What’s going on music producers, it’s Curtiss King of airbit.com, here today to explain to you how do you approach difficult customers, it could be a challenging thing, let’s talk about it.
Music producers, no matter what walk of life, no matter what business, no matter industry, as long as you are servicing the general public, you’re gonna come in contact with difficult customers. You’re gonna come in contact especially in the leasing business with customers that range from 12 years to all the way to 28. I remember one time, I had somebody that emailed me, and was just being ridiculous. He was like, man can I, you know, I see you selling your beats for 30 man, but can I get it for 15? And I was like no, it says 30, no sir. That’s not how I operate things. He wouldn’t even give me a legitimate reason why, he was like come on man. That was what he said, it was come on man, that was his only argument. And I went back and forth a little bit, which I probably shouldn’t have done. But I went back and forth trying to figure out you know, why would you try to cheapen somebody, you know, why would you try to get me to basically compromise my business? My price is my price, respect that. And he was just like man, you wasting my time and I was like, how old are you? I’m 12 and I was like, it dawned on me, I said you know what? That was a tremendous waste of both our time, because there was no way that he was getting that beat for half off from me just because and there is no way that I don’t know that, he should have been trying to conduct business at 12, but neither here nor there.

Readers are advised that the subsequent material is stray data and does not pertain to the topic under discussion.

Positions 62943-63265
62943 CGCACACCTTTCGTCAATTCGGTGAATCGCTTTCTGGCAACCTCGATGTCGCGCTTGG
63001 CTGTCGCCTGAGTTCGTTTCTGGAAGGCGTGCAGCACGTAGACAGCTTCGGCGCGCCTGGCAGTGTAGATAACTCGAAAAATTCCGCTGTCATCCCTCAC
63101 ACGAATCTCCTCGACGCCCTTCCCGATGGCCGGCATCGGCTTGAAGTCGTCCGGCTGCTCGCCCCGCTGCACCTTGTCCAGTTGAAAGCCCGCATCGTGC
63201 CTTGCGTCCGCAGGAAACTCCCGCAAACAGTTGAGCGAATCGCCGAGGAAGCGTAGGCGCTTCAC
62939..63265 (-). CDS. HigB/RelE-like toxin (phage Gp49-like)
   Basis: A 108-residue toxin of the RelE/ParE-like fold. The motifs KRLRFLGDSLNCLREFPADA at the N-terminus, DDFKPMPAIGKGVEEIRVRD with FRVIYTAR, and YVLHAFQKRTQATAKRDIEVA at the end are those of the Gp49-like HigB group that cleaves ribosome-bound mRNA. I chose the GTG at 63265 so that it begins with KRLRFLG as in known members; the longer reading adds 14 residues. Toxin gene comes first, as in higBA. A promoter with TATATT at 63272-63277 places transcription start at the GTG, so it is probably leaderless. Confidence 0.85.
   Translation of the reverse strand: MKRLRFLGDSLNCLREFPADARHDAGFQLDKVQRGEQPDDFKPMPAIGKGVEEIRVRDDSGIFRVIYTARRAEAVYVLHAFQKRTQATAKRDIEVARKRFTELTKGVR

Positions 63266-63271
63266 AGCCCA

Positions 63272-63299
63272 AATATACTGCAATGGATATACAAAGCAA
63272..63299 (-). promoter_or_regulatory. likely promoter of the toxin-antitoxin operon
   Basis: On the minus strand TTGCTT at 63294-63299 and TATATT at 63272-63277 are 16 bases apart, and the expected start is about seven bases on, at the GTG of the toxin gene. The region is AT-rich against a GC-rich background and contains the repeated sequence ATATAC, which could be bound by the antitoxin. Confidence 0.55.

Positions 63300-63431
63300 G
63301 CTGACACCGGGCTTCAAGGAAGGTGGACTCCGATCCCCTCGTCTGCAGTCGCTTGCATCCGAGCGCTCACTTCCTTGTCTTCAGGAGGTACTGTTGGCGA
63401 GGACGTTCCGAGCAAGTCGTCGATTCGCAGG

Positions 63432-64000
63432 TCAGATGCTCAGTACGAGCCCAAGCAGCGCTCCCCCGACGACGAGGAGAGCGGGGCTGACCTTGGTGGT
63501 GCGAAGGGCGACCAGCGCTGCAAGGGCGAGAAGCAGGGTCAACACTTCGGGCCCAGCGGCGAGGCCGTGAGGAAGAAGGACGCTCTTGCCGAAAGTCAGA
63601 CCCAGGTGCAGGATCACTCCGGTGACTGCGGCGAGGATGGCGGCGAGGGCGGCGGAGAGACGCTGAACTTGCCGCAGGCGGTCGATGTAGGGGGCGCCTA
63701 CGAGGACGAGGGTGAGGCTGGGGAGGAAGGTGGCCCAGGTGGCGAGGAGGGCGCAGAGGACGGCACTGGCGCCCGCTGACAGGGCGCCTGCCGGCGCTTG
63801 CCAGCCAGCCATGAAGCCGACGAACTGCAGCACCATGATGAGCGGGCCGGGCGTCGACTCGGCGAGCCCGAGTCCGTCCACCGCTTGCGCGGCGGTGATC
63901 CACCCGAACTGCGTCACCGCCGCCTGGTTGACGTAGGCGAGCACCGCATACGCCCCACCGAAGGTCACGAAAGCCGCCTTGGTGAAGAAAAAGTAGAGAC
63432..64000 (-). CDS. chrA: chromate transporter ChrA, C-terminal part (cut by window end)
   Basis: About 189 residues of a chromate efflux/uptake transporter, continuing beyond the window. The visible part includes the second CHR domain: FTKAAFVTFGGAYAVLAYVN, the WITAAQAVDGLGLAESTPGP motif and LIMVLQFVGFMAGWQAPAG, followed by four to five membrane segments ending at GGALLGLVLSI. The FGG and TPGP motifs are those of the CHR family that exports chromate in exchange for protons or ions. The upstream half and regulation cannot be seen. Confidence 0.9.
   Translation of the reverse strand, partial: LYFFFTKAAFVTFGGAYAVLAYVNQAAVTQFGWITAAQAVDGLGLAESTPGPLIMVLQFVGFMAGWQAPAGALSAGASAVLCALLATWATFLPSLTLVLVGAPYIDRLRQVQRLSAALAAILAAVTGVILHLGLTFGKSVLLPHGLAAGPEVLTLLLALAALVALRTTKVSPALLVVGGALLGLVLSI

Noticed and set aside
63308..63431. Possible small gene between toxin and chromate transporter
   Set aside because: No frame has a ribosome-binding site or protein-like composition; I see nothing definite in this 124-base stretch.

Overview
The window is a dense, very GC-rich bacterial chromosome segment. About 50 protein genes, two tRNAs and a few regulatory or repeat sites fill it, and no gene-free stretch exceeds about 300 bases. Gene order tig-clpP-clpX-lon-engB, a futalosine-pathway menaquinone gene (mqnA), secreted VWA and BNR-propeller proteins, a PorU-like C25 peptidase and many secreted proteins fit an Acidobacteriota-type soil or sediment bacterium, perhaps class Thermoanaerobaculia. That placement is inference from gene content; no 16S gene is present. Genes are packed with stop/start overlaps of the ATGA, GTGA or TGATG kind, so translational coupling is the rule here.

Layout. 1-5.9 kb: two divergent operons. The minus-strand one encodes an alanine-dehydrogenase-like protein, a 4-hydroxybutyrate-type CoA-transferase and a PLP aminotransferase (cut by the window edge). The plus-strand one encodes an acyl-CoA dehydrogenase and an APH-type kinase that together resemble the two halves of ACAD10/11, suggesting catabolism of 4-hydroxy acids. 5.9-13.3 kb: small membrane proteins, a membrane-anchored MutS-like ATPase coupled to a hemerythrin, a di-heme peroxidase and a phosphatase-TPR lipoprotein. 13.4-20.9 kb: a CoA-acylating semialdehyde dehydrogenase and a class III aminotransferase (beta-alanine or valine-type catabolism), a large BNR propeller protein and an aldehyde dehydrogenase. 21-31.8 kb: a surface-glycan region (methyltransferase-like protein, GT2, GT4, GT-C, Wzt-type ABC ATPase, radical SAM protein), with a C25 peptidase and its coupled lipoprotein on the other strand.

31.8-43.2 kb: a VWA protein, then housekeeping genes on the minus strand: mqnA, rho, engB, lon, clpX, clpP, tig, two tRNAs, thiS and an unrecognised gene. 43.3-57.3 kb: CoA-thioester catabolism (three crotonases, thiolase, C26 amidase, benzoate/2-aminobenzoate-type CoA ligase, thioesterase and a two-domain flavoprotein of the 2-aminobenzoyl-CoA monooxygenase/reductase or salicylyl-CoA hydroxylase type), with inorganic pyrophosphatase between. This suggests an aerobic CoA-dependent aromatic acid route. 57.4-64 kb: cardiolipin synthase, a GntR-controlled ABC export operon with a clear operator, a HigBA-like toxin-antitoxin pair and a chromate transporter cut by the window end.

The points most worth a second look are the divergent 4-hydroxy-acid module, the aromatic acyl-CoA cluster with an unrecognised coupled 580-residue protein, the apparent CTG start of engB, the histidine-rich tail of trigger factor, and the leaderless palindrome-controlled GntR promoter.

This is something that I have experienced and it just doesn’t come in the form of 12-year old’s, it comes in the form of grown men sometimes that will hit you when you email, and hit you with some really complex situations and I always tell producers, especially for longevity. You wanna always make sure that you put professionalism first. Now they’re certain situations where you might get angry, you may get pissed off at the things some of your customers say to you, but it is your responsibility, it is part of your reputation, it’s part of your particular brand, you have to stand on the reputation of being professional. I think this equals out to more longevity, I think that you have to look at it from this perspective too.
No matter who this person is and what they say, no matter how ridiculous, no matter how big of a lie, in the general public, in the court of law that is the general public, 9 times out of 10, you’re probably going to lose that battle. Especially if this person has a legitimate reason, or thinks they have a legitimate reason to come at you and it gets public and it gets around, people are gonna look to you to defend your business immediately. They’re gonna look to you and say well I’ve never had that situation but I never dealt with that kind of dealing with them so maybe he is difficult when it comes to that, and it’s up to you especially when dealing with people in the public space.
You know it’s one thing for them to email you, you could have a conversation, I would even jump on the phone with them so they can hear that it’s a human being and not a bunch of words that can be you know misinterpreted. But if it is something that’s happening public, there’s something that I learned from a book called hug your haters, and this is the way that you’re supposed to approach and which I agree with at least, approaching difficult customers. First step, you get a very hateful comment, no matter what the comment is, you apologize for something, you say well I’m sorry that you had that kind of experience. You know if anything, you basically offer an apology and then part of that is, what is it? In addition to often the apology, you’re basically offering to compromise the, not compromise but offering to basically alleviate the situation, alleviate the problem. So, you say you know, I’m sorry that this is an experience that you had, that is definitely not becoming of our reputation, you can word it however you want and then you say you know, please send us an email so that we can get back to you and resolve this issue.